Published online by Cambridge University Press: 12 September 2012
Normally a preface will give a list of the names of friends who have taken the trouble to read drafts of the manuscript, but I have found myself spontaneously adopting a slightly different and, I believe, more rigorous course. In the final stages of writing, over the last two years or so, I have accepted offers to participate in workshops where I could attempt a dry run of my ideas. As a consequence the work has had considerable feedback, but a price of participation is that versions of parts of the work have been published or are being published.
This book is in a remote sense a sequel to The Decay of International Law published by Manchester University Press in 1986. It takes up some of the themes of the first book: the contested role of legal doctrine, the problematic character of custom as a source of law, and the relationship of the state to the nation in the theory of international legal personality. However, on this occasion attention is devoted less to a critique of international lawyers and more to a rethinking of the tasks an international lawyer might undertake. There is here a real effort to break free of what I regard as irrelevant categories of thinking, although this always carries with it the risk that the discipline no longer recognizes what one is doing and reacts rather forcefully – this is what I mean by feedback.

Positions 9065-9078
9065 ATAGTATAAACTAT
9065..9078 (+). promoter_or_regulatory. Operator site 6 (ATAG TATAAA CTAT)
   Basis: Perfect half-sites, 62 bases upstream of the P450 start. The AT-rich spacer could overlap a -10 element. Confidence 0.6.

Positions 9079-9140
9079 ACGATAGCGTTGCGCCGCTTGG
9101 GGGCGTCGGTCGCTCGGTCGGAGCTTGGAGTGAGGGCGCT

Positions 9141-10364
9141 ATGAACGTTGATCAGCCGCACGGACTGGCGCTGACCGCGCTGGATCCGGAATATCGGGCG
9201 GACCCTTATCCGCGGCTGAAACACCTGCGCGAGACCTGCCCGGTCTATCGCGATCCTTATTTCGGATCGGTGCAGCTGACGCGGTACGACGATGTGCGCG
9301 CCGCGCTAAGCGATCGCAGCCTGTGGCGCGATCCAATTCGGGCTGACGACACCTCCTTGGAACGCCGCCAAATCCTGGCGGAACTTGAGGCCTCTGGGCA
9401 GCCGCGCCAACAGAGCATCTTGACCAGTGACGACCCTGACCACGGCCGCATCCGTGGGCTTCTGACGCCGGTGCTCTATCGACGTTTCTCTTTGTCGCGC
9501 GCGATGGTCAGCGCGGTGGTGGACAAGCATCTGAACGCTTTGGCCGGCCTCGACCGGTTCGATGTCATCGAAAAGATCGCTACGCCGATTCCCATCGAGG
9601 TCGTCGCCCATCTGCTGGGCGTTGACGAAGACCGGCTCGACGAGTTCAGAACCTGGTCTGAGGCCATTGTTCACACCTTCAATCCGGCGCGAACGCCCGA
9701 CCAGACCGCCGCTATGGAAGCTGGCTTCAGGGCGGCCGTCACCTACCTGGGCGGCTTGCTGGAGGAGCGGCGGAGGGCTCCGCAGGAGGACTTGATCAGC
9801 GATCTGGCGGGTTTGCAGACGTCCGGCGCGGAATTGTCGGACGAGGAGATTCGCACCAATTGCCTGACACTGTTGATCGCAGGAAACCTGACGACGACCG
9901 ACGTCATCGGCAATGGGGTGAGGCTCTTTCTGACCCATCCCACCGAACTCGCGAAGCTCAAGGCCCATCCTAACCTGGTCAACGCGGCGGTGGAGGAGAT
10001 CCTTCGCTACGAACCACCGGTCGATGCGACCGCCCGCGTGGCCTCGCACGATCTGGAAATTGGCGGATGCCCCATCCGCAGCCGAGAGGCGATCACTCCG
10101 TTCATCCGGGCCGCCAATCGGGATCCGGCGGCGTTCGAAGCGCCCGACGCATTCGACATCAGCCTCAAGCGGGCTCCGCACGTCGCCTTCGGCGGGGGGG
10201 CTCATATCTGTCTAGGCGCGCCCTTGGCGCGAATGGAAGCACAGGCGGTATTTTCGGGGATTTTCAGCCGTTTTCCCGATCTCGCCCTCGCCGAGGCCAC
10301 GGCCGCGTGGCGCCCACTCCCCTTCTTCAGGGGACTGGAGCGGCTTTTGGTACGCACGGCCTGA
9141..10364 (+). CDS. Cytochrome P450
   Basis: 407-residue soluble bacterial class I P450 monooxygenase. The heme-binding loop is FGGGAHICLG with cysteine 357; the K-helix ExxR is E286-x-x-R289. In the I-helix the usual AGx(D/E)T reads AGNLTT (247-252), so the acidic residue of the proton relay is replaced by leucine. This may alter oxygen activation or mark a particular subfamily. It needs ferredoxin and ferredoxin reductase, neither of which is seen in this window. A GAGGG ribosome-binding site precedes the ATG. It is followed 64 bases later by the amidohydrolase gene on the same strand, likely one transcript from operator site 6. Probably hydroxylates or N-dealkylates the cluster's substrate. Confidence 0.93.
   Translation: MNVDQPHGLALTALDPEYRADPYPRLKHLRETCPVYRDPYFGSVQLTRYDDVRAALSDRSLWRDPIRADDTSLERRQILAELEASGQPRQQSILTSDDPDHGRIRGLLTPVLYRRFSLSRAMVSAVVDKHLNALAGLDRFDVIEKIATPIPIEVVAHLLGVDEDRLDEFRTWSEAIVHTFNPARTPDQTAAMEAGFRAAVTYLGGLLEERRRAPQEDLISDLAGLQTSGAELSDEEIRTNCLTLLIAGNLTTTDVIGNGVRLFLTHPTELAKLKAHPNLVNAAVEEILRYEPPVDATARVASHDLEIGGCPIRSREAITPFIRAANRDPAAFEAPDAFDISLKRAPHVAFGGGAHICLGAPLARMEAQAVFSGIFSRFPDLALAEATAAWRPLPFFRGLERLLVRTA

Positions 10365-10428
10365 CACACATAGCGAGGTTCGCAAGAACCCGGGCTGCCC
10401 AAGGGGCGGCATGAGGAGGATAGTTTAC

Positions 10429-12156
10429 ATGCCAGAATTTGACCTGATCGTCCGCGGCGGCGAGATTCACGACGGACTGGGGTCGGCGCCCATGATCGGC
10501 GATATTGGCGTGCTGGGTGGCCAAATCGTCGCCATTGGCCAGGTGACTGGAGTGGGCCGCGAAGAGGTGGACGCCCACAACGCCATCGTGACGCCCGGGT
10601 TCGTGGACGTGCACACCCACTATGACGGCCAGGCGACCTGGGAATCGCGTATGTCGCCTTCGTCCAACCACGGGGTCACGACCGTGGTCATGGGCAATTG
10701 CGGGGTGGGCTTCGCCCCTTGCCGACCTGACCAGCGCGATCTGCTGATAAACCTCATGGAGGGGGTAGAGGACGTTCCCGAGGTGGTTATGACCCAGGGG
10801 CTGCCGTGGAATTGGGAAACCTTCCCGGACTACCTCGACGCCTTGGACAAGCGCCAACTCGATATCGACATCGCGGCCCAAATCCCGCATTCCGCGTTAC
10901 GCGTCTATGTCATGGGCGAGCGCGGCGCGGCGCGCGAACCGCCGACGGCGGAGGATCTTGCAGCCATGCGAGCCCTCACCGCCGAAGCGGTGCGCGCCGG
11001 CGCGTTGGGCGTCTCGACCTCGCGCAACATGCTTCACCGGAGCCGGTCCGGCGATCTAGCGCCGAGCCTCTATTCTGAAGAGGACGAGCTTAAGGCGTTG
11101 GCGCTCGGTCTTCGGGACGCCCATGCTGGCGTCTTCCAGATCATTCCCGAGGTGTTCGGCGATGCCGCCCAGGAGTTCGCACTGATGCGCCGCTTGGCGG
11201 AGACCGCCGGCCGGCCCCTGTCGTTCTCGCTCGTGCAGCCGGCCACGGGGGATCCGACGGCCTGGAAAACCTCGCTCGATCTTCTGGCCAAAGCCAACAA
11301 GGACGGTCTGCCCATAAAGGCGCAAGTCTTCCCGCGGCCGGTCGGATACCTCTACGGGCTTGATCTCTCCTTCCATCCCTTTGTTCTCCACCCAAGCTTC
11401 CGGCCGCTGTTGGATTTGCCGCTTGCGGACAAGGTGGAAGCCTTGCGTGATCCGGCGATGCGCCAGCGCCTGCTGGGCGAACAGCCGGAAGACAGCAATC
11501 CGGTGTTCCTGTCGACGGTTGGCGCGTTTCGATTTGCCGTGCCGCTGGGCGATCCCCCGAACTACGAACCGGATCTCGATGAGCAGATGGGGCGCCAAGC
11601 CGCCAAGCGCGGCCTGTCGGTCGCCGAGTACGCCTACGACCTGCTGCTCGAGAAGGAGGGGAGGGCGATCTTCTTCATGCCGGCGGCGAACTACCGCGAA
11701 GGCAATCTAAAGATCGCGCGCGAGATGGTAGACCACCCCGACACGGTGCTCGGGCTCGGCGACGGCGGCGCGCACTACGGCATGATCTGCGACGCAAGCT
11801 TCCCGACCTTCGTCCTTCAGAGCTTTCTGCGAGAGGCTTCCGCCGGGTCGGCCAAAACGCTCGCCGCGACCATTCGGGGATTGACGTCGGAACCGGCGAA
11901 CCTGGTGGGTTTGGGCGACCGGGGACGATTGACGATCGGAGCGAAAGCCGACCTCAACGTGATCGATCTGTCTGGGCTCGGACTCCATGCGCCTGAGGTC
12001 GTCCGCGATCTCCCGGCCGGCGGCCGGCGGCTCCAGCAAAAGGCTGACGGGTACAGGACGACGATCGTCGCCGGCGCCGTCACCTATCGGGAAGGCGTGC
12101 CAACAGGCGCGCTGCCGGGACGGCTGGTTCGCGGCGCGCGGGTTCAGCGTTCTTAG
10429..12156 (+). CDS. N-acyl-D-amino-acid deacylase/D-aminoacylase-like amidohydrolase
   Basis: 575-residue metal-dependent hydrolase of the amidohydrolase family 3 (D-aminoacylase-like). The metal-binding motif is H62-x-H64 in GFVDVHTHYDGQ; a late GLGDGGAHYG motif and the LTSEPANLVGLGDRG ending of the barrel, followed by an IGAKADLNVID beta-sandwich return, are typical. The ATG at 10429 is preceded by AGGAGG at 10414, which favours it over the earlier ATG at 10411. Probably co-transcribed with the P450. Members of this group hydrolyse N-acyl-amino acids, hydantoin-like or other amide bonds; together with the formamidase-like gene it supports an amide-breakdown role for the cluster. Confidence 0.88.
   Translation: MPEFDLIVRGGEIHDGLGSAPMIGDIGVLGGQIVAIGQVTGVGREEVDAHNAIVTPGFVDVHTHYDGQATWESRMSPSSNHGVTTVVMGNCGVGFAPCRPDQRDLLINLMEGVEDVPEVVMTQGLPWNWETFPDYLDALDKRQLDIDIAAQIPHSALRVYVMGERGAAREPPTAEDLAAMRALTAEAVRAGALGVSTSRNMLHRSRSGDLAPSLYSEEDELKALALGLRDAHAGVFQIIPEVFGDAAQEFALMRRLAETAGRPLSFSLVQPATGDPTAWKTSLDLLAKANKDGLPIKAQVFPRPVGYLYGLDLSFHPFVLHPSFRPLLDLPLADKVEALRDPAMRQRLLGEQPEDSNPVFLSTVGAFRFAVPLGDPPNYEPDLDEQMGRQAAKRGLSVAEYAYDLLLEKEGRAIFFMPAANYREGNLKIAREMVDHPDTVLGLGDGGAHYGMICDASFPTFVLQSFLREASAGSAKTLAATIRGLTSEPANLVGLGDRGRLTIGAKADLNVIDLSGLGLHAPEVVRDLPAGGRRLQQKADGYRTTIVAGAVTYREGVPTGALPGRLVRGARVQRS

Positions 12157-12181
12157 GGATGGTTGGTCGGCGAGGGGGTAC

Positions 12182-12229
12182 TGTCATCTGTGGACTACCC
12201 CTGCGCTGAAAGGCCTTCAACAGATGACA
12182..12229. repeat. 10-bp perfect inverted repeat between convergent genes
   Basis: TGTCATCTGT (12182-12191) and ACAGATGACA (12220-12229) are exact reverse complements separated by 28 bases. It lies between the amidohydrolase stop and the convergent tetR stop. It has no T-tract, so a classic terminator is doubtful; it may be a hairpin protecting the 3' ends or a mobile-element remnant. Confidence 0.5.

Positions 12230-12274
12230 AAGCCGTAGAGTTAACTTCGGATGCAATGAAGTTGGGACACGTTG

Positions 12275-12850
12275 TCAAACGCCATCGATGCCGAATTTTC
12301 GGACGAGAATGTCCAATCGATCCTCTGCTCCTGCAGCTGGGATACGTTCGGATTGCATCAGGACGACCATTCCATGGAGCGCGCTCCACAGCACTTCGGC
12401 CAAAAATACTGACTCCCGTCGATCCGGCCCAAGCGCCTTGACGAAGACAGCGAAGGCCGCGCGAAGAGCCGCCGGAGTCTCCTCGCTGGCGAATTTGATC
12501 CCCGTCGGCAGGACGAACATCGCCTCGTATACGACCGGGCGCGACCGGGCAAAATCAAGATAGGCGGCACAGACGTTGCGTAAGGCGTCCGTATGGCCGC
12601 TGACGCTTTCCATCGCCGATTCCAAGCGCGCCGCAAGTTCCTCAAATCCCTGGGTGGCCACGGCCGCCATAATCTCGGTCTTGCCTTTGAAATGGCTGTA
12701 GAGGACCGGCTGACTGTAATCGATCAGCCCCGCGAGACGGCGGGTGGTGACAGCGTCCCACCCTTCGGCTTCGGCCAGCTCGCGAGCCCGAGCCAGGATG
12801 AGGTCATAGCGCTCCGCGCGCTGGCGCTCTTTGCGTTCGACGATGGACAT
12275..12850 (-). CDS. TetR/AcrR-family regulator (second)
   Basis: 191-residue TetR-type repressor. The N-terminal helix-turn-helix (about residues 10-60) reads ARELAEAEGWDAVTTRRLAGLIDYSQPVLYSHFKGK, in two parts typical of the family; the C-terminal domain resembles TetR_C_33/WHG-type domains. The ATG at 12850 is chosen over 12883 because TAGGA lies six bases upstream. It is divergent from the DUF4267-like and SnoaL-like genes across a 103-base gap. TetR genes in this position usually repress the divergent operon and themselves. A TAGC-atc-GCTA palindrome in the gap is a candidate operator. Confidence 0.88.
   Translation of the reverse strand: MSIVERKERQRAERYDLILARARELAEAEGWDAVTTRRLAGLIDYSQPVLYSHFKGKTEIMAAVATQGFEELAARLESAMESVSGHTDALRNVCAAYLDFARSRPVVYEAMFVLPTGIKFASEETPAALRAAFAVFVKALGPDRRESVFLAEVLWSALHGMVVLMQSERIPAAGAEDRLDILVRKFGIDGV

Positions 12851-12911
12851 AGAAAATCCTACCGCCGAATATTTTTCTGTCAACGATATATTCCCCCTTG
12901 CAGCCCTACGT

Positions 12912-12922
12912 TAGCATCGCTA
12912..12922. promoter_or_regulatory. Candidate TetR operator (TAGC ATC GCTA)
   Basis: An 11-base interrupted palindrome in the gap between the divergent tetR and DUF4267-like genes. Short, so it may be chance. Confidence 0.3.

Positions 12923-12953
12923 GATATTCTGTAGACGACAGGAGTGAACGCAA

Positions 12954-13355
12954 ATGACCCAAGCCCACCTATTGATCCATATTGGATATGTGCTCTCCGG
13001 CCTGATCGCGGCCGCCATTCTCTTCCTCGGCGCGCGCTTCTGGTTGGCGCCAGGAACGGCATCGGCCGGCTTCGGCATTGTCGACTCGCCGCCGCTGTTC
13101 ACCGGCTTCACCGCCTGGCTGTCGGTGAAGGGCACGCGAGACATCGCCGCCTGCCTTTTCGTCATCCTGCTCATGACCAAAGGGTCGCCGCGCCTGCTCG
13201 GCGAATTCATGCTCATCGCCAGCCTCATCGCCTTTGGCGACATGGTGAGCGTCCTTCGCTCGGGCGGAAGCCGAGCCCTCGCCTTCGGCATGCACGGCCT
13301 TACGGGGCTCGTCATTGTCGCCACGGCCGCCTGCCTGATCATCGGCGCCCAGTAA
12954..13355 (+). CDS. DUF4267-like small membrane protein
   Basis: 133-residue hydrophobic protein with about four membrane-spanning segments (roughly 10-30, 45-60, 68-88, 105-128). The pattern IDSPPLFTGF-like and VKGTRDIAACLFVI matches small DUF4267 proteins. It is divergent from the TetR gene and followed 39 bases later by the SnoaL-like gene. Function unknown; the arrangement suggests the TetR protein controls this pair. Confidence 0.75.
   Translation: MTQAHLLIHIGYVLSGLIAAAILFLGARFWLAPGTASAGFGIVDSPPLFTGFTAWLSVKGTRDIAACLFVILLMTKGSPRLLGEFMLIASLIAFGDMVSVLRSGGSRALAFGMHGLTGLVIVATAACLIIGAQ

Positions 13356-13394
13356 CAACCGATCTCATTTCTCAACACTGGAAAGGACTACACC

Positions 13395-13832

For instance, I presented the first fifteen pages of Chapter 1 of the present book at a conference of French and Spanish international lawyers at Palma, Majorca, in May 2005.